That’s a conclusion
we reached in the report. It’s a wide-ranging study
that evolved from the commonalities we were seeing in the
different media technology fields we’d been bench-marking
over the last few years: digital signage, markets for AV
in education, government, medical and other industries,
and production/post-production for entertainment.
In fact, add together all
the new services-built-around-new-devices business that
are at the heart of the transitions we’re going through,
and WMA estimates that we should generate about $24.7 billion
in annual revenues by 2009.
Insights gleaned from our
private consulting with leading manufacturers have entered
in here, too. Comparing and contrasting these similar and
yet different fields has allowed us to get some fresh perspective
on common and differing issues.
The questions we tried to
• Where are
the new product opportunities? Oddly enough, there
are a number of commonalities across all the industries
we looked at. Boil down the definitions of where people
expect to find opportunities and they synthesize into “networked
devices that enable new services.” In AV systems design,
that means networked digital signage, touchscreens and sound
systems delivering advertising, interactive purchasing,
interactive education and collaborative work.
Almost all such services involve
material distributed by a central server and called up by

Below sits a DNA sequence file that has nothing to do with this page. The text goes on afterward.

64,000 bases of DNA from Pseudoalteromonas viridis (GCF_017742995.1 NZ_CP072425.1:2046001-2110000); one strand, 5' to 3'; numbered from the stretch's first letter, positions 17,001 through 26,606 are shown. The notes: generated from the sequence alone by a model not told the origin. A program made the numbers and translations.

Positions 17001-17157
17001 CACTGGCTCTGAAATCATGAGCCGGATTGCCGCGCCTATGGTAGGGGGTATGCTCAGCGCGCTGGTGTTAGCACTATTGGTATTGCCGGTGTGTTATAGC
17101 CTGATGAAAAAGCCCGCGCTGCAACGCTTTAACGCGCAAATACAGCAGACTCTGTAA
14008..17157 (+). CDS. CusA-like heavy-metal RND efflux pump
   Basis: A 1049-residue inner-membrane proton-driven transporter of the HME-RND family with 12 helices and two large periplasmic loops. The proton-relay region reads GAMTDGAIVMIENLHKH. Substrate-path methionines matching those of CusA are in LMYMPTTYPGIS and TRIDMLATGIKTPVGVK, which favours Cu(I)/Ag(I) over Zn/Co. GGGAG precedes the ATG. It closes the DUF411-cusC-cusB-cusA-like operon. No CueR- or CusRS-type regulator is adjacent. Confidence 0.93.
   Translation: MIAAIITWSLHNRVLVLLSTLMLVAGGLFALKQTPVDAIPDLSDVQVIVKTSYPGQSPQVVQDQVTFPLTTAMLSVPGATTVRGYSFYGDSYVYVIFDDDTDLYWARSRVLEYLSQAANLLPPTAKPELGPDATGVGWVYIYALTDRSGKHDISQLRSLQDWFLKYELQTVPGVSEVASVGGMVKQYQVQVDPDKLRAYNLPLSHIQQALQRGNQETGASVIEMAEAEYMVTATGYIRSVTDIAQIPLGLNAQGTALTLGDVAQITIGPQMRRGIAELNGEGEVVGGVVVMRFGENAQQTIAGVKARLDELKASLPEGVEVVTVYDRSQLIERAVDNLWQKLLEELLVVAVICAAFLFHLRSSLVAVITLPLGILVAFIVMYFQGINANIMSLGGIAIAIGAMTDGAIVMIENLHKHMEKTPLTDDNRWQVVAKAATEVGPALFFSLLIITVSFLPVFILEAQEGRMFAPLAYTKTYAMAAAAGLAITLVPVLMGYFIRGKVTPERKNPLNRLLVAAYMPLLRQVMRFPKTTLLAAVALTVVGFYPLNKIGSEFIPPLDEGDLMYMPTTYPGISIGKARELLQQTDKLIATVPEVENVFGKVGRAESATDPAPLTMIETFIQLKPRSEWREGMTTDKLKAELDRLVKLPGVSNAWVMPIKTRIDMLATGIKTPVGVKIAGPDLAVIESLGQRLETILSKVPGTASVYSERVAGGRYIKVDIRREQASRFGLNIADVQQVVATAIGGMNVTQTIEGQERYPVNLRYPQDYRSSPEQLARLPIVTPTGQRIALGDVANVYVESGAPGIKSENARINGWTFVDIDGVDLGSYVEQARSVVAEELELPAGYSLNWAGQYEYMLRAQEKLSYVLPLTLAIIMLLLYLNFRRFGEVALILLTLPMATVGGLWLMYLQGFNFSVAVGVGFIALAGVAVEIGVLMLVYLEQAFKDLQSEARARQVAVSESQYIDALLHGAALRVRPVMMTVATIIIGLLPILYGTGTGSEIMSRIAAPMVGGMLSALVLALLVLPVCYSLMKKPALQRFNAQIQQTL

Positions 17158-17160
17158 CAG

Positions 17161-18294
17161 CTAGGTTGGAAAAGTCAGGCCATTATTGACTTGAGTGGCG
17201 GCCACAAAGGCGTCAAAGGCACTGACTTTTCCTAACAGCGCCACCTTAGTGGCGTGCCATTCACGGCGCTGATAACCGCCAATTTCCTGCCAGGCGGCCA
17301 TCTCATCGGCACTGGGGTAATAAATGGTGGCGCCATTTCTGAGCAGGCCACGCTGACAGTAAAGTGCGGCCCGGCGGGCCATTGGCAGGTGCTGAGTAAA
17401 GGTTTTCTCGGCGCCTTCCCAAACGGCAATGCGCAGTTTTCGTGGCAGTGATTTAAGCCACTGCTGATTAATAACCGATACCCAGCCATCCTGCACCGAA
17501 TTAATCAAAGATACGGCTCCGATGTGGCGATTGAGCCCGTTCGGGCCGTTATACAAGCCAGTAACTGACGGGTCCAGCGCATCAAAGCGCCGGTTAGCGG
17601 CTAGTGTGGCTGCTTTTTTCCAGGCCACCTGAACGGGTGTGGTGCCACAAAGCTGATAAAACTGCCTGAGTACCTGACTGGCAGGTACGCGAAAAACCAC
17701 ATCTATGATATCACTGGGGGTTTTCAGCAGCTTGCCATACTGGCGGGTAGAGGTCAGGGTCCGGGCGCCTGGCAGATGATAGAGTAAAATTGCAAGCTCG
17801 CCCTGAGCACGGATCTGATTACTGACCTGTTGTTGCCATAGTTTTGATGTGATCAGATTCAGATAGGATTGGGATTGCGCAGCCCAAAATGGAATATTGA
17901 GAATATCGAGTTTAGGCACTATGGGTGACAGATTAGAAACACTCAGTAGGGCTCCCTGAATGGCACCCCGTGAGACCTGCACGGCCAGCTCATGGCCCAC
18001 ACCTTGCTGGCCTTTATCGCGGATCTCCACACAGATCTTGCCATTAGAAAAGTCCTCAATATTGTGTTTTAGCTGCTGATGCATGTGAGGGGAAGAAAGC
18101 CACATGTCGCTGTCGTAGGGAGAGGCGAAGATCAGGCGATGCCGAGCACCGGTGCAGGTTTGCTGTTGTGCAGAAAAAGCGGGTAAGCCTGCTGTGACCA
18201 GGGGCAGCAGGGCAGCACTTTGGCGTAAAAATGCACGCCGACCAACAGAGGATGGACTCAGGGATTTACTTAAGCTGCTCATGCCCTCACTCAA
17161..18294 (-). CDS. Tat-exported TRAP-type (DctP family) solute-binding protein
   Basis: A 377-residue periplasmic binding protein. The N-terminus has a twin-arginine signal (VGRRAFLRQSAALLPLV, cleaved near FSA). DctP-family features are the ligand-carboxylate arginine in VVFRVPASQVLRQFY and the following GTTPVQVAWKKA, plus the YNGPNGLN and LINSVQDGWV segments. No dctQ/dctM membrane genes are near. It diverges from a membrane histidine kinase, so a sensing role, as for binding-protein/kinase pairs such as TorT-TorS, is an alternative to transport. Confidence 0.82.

users with some kind of automated aids (vision systems,
audio recognition, radio-frequency ID, etc.). Key to most
of these products is media database software that can figure
out what material to play where and when, or who has used
what material where and when, or who has permission to use
what material, and how to charge for it all. In an installed
AV context, call this TiVO for public places or collaborative
• What are the
most overrated new products? Advertising that clutters
up spaces people want to be ad-free. (Audio is, in fact,
seen as far more obtrusive than video ads.) Automated systems
that chip away at privacy. But we found regional differences
here more pronounced than inter-industry differences.
For example, New Yorkers,
perhaps the most already-bombarded with digital signage,
often reject in-taxi ads and dedicated TV channels in bars
and waiting rooms that are welcome in the rest of the country.